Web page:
Open University puts the (animated) spotlight on two sociologists who were critical of organised religion. This first one is on Karl Marx and his enduring dictum: “Religion is the opium of the people.” Marx used this phrase to argue that religion is a mechanism to entice poor and disadvantaged people to accept suffering and inequality as part of life (through the enticement of higher rewards in the afterlife). The original quote is drawn from the Introduction to A Contribution to the Critique of Hegel’s Philosophy of Right.
In context, Marx’s original quote reads:
Religious suffering is, at one and the same time, the expression of real suffering and a protest against real suffering. Religion is the sigh of the oppressed creature, the heart of a heartless world, and the soul of soulless conditions. It is the opium of the people.
The abolition of religion as the illusory happiness of the people is the demand for their real happiness. To call on them to give up their illusions about their condition is to call on them to give up a condition that requires illusions. The criticism of religion is, therefore, in embryo, the criticism of that vale of tears of which religion is the halo.
Criticism has plucked the imaginary flowers on the chain not in order that man shall continue to bear that chain without fantasy or consolation, but so that he shall throw off the chain and pluck the living flower. The criticism of religion disillusions man, so that he will think, act, and fashion his reality like a man who has discarded his illusions and regained his senses, so that he will move around himself as his own true Sun. Religion is only the illusory Sun which revolves around man as long as he does not revolve around himself.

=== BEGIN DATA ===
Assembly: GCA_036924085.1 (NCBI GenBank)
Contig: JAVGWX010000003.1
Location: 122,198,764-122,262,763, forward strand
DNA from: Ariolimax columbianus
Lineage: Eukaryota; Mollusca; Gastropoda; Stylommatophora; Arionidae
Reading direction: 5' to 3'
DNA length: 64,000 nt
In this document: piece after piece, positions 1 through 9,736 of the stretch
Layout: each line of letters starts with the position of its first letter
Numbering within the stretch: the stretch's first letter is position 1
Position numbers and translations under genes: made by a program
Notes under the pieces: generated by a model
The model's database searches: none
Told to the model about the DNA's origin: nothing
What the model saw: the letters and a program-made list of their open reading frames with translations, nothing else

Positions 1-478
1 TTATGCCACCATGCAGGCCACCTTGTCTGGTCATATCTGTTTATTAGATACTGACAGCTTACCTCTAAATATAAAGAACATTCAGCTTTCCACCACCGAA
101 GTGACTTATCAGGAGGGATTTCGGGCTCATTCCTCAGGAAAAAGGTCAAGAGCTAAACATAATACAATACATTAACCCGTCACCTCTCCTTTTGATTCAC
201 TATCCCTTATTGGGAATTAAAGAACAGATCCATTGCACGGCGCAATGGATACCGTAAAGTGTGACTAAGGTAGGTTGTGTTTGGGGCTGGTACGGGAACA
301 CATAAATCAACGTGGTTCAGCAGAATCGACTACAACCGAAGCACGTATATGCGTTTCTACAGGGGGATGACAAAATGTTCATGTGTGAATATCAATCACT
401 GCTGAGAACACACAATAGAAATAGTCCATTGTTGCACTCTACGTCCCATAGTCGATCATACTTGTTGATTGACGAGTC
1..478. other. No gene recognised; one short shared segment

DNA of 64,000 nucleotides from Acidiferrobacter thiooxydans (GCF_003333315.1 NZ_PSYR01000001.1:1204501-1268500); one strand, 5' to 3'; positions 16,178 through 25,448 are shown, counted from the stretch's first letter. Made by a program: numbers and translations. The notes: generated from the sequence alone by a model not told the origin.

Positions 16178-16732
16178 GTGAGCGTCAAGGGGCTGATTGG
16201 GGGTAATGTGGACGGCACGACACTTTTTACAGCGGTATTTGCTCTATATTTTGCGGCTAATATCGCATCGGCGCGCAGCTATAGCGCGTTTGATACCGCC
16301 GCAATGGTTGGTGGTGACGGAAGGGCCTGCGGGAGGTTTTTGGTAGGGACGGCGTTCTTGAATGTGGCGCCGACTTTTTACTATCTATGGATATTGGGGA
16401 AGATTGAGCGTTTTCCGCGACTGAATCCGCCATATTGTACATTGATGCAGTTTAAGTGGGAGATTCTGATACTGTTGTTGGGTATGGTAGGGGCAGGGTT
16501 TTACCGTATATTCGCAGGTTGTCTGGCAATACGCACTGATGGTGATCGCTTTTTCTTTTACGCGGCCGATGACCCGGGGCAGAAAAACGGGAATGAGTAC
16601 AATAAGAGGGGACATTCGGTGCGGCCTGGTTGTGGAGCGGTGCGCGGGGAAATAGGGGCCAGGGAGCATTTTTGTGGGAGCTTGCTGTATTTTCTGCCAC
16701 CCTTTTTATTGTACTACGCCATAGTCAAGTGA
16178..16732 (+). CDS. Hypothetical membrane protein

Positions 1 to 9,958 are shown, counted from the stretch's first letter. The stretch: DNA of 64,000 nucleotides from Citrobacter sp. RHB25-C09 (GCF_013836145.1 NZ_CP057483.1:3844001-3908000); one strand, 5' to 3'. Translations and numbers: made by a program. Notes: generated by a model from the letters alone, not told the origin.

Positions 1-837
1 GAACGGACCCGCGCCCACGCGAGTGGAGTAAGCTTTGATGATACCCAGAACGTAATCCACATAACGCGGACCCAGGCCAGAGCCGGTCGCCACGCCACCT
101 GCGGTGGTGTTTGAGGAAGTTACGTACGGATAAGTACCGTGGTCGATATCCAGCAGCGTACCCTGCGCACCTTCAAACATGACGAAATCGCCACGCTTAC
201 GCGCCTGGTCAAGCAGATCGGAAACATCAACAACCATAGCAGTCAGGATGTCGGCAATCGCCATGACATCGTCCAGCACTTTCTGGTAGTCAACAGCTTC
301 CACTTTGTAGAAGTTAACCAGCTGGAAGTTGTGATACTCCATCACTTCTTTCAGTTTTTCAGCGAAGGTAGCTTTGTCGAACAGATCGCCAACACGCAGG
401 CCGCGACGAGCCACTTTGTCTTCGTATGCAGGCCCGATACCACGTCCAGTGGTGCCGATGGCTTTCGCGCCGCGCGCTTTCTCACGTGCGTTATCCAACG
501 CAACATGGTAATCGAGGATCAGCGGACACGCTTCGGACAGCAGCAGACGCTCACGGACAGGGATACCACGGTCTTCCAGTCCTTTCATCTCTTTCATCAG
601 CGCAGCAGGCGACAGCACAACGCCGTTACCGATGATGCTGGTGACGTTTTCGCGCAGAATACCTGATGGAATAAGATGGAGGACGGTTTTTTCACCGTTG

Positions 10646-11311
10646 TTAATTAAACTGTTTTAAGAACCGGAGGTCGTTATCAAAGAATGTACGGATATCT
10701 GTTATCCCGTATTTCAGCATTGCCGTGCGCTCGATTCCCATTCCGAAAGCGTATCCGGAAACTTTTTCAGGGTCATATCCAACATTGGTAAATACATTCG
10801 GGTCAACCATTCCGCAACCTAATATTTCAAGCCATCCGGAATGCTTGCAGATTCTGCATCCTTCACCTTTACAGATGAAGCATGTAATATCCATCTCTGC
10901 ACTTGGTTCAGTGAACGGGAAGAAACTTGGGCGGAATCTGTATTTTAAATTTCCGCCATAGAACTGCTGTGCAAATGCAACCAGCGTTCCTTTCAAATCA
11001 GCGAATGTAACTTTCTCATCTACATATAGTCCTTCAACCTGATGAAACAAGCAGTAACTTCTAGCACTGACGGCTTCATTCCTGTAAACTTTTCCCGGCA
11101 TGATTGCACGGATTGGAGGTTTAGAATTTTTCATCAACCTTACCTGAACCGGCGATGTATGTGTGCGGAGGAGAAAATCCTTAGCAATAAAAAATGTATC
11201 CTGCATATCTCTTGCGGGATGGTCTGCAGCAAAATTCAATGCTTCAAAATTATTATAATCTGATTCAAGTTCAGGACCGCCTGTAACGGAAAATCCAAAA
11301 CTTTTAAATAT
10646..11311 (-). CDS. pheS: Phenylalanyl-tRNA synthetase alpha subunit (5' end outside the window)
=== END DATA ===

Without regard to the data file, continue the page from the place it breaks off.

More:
The “father of sociology,” Auguste Comte, features in the second animated video in the 60 Second Adventures in Religion series by Open University. Comte developed a theory positivism to argue that social phenomena could be studied through data collection and experiments fashioned on the practices of the natural sciences. His premise was that the philosophical development of science followed three stages:
- Theological – nature has a will of it’s own. This stage is broken down into three stages of its own, including animism, polytheism, and monotheism.
- Metaphysical state – though substituting ideas for a personal will.
- Positive – a search for absolute knowledge.